BORIS Johnson has told a Scottish Court that he will need to ask Brussels for an extension to the Brexit negotiations if No Deal is reached.

The Prime Minister has always insisted the UK will come out of Europe on Halloween, come what may.

But documents submitted to Scotland’s highest court, on behalf of the Tory leader, make clear he will not try to frustrate the Benn Act that mandates him to ask the EU to delay Brexit.

The law, passed by MPs last month, means that if the Prime Minister is unable to have secured a deal by October 19 then he must either get the support of the Commons for a No-Deal Brexit or write to the EU to ask for extension.

READ MORE: Boris Johnson insists he will not request Brexit extension

The Government’s submission states that the Prime Minister accepts “he is subject to the public law principle that he cannot frustrate its purpose or the purpose of its provisions. Thus he cannot act so as to prevent the letter requesting the specified extension in the act from being sent.”

The documents were part of the Government’s defence in legal action launched at the Outer House of the Court of Session by the SNP MP Joanna Cherry, lawyer and anti-Brexit campaigner Jolyon Maugham, and businessman Vince Dale.

They’re asking the courts to create an order which would force Johnson to send the letter and prohibit him from frustrating the Act’s purpose.

This would effectively ban him from asking EU member states to deny the letter’s request by sending a further letter which contradicts it.

Government lawyer Andrew Webster said there was no need for the order: “What we have is a clear statement on behalf of the Prime Minister and government as to what it will do in respect to the requirements of the 2019 Act.

“They have been put on record so there can be no doubt.”

He insisted Johnson would abide by the Benn Act anyway and not attempt to “frustrate” its intention.

The National: Joanna Cherry at the Court of SessionsJoanna Cherry at the Court of Sessions

Aidan O’Neill QC, representing the campaigners behind the legal action, said Johnson could not be trusted.

He referred to promises made by the Prime Minister that he would rather be “dead in a ditch” than send a letter requesting an extension, and that the UK will leave on October 31 “do or die”.

O’Neill said: “We can’t trust this government, in light of statements it has made, that it will comply with the law.”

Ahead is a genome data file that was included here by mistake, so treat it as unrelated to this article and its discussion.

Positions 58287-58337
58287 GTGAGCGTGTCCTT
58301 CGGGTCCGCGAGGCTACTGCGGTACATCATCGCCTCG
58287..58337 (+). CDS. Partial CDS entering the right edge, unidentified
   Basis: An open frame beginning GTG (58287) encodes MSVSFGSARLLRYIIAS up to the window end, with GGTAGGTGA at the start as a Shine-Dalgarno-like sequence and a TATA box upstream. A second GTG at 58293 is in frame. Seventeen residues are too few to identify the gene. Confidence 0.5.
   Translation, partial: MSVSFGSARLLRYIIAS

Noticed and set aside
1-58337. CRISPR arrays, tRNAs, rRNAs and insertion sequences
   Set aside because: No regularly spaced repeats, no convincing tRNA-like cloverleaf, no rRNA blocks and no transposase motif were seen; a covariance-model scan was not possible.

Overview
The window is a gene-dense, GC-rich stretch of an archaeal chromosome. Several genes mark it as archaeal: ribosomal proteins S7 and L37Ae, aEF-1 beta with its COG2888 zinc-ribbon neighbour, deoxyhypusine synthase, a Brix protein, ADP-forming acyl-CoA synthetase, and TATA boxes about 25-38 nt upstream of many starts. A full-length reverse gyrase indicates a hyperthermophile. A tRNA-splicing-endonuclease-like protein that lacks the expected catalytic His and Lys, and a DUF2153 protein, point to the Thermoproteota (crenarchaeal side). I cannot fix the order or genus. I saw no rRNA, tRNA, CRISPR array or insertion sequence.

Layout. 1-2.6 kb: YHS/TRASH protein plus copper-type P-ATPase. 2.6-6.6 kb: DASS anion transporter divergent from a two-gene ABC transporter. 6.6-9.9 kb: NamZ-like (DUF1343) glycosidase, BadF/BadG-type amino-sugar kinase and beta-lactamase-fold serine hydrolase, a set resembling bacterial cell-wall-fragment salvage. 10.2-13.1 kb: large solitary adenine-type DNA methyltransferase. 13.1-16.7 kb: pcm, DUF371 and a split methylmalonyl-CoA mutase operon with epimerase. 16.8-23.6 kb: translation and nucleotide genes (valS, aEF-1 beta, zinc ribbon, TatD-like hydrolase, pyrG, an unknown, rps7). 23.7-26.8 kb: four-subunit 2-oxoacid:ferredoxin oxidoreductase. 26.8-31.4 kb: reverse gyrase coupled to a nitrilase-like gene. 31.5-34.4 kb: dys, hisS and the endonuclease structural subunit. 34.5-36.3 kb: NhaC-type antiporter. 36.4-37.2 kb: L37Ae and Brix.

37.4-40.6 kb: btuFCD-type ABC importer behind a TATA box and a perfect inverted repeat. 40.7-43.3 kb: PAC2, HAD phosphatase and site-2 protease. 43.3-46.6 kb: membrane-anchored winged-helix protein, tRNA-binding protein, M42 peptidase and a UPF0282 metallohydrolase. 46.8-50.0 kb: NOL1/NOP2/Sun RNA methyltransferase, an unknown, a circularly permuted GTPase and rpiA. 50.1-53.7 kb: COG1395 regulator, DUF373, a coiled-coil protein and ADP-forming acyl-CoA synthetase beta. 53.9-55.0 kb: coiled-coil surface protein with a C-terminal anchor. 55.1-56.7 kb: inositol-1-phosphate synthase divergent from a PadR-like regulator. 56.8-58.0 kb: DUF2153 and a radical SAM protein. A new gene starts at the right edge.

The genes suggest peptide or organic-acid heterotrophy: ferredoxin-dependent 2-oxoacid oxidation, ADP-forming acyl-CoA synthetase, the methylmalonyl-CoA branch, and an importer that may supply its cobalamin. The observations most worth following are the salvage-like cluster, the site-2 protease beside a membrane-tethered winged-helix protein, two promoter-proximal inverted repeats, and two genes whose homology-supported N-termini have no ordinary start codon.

After news that Johnson was prepared to ask for an extension emerged, a “senior Downing Street” source briefed the BBC, saying that the Benn Act “can be interpreted in different ways” and the Government would not be prevented from “doing other things that cause no delay including other communications, private and public.”

That was then raised in court, by O’Neill who said it was proof of the Government’s “spin, misunderstanding and misinterpretation” of the Act.

Late yesterday afternoon, the Prime Minister took to Twitter. He said: “New deal or no deal – but no delay. #GetBrexitDone #LeaveOct31”.

Lord Pentland, who was hearing the case, is due to give his ruling on the interdict application on Monday.

READ MORE: EU cancels Brexit talks as Boris Johnson's proposals fail to convince​

In a statement released last night, Cherry said the day’s events showed that Johnson “simply cannot be trusted to obey the law.”

She added: “The Tory leader has shown time and again that he is dangerous, untrustworthy – and must be removed from office.

”We will continue to press this case to secure a formal binding undertaking to the court that a Brexit extension will be sought – and to ensure that the law is respected in letter and spirit.

“The fact that Downing Street are still briefing they will find a way to avoid an extension, despite Parliament passing a law requiring one, shows how important it is to take every step necessary.”

A separate case, brought by the same campaigners, which would ask the Scottish courts to use their unique power of nobile officium to send the letter asking for the Article 50 extension on behalf of Johnson, will be heard on Tuesday.

Brexit talks in Brussels broke up yesterday with little progress made.

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The European Commission even rejected British pleas for intensive weekend negotiations. A spokeswoman said: “We will meet again on Monday to give the UK another opportunity to present its proposals in detail.”

The spokeswoman said the current proposals did not “provide a basis for concluding an agreement”.

Speaking in Denmark, the Irish Taoiseach Leo Varadkar (above) said the proposals may be supported by the DUP, but they were not backed by the people of Northern Ireland.

“I’m interested in solutions; any solution has to have the support of the people of Ireland and Northern Ireland.

“What’s been put on the table by Mr Johnson is not supported by business or civil society in Northern Ireland; it’s only supported by one political party, so there’s a long way to go.

“Democracy matters, and any agreement that affects Ireland deeply has to have support from people on both parts of the island.”